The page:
The story of Rodney King, the Los Angeles riots and racial tension in Los Angeles moves a step closer to the big screen
Updated, Aug. 8 5:23 p.m. PT
“Fast Five” director Justin Lin has signed on to direct “L.A. Riots” for Universal and Imagine Entertainment, according to both Imagine and another individual with knowledge of the situation.
Lin and Imagine have had a lot of conference calls about the project, and will work closely with a new writer to develop it further.
"He's fascinated with the underbelly, the disenfranchised," Kim Roth, president of production at Imagine Entertainment, told TheWrap. "He felt like a good fit."
The film, set in 1992 Los Angeles as violence and looting shocked and paralyzed the city, once had Spike Lee attached to direct. The director had just worked with Imagine on the well-received "Inside Man," and has tackled thorny racial topics before in films such as “Do the Right Thing” and “Malcolm X.”
According to Roth, they loved the script from "Red Tails" scribe John Ridley, which made black list. However, the budget Lee and Imagine came up with was significantly higher than what the studio would make it for, and Lee has since bemoaned that he never got enough money to make the movie. He went on to make "Miracle at St. Anna."
Imagine co-founder Brian Grazer decided to revisit the project since this year marks the 20th anniversary of the riots, and as Occupy Wall Street and the Arab Spring reinviograted the debate about social disenfranchisement.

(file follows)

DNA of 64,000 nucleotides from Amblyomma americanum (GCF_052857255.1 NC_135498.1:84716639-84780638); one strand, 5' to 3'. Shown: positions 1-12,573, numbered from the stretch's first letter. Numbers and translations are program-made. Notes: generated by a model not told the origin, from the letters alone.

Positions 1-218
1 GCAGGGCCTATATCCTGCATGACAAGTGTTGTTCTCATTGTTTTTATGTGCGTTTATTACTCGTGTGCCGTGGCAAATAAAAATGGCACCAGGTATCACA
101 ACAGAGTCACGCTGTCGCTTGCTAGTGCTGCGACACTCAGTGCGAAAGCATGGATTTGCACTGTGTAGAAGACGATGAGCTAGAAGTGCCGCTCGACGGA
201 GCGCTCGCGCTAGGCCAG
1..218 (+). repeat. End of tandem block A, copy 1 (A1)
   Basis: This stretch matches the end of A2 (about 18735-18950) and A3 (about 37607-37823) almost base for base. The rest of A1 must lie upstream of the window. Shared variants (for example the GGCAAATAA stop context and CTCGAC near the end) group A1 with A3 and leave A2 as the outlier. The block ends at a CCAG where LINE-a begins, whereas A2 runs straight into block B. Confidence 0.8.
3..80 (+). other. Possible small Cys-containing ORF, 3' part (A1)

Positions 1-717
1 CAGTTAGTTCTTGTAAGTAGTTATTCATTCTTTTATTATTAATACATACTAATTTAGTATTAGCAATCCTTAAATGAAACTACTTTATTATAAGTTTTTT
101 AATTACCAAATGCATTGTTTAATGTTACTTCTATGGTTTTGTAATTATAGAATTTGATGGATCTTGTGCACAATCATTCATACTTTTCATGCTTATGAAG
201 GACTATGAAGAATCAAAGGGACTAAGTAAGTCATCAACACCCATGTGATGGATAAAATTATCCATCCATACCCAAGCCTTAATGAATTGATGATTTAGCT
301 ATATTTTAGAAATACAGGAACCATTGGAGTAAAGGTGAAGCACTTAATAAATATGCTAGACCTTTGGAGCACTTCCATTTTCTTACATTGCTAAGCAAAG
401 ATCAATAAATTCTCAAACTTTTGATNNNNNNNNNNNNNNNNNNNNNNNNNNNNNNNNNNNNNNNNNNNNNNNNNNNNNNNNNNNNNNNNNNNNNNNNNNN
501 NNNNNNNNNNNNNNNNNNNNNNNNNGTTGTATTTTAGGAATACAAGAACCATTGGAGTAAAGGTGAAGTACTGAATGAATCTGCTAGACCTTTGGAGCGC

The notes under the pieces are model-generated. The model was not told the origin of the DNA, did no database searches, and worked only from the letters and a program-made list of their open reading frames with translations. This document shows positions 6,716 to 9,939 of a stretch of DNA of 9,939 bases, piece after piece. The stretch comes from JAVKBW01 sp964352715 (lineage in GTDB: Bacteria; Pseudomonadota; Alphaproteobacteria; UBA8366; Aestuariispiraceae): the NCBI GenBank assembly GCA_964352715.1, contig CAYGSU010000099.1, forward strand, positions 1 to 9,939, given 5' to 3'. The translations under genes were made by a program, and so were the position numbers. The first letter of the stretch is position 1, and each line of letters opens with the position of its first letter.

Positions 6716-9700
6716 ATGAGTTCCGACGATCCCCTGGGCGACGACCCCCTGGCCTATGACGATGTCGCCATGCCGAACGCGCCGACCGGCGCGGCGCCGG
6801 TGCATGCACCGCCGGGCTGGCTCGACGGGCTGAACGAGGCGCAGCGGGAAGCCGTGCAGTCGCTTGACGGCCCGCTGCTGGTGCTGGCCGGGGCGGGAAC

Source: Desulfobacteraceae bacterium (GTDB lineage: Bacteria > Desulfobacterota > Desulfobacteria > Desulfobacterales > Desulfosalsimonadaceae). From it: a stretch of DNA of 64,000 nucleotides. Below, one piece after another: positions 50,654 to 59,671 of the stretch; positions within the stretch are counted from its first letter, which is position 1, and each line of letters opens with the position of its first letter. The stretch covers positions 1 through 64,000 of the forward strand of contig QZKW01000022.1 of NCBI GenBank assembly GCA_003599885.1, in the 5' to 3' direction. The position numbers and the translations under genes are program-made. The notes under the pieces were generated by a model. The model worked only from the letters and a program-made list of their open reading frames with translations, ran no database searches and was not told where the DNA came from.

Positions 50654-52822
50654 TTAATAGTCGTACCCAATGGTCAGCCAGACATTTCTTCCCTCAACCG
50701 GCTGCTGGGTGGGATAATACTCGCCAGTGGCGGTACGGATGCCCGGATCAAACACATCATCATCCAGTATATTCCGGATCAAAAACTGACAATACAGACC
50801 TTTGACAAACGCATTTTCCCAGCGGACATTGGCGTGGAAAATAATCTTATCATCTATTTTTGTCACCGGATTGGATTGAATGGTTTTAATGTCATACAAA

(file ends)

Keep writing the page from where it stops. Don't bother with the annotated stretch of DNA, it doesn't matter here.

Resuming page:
Now Lin, who holds a lot of sway at Universal by virtue of breathing new life into the “Fast and Furious” franchise, will take a crack at a more serious topic. He just began shooting the sixth installment of the street-racing action blockbuster, which opens in theaters next May.
Grazer is producing "L.A. Riots," which details what transpired as a violent, civic paroxysm gripped Los Angeles for six days in April, 1992. The riots were sparked by the outcome of the Rodney King trial, in which a jury acquitted four LAPD officers who beat up King despite video evidence that they did so.
King died earlier this year at 47 after drowning in his pool, 20 years after the incident that made him a national figure.
Lin likes Ridley's script but will still work with a writer to make it his own.
"It may start as a story about race, but it's about so much more," Roth said. "It's about social disenfranchisement."
"We want a very visceral movie — the experience of what it is to be in the middle of a riot, to survive it," she added.
Though the project is due for a new script, it will be a character-driven ensemble piece that follows a diverse group of characters involved in the riots.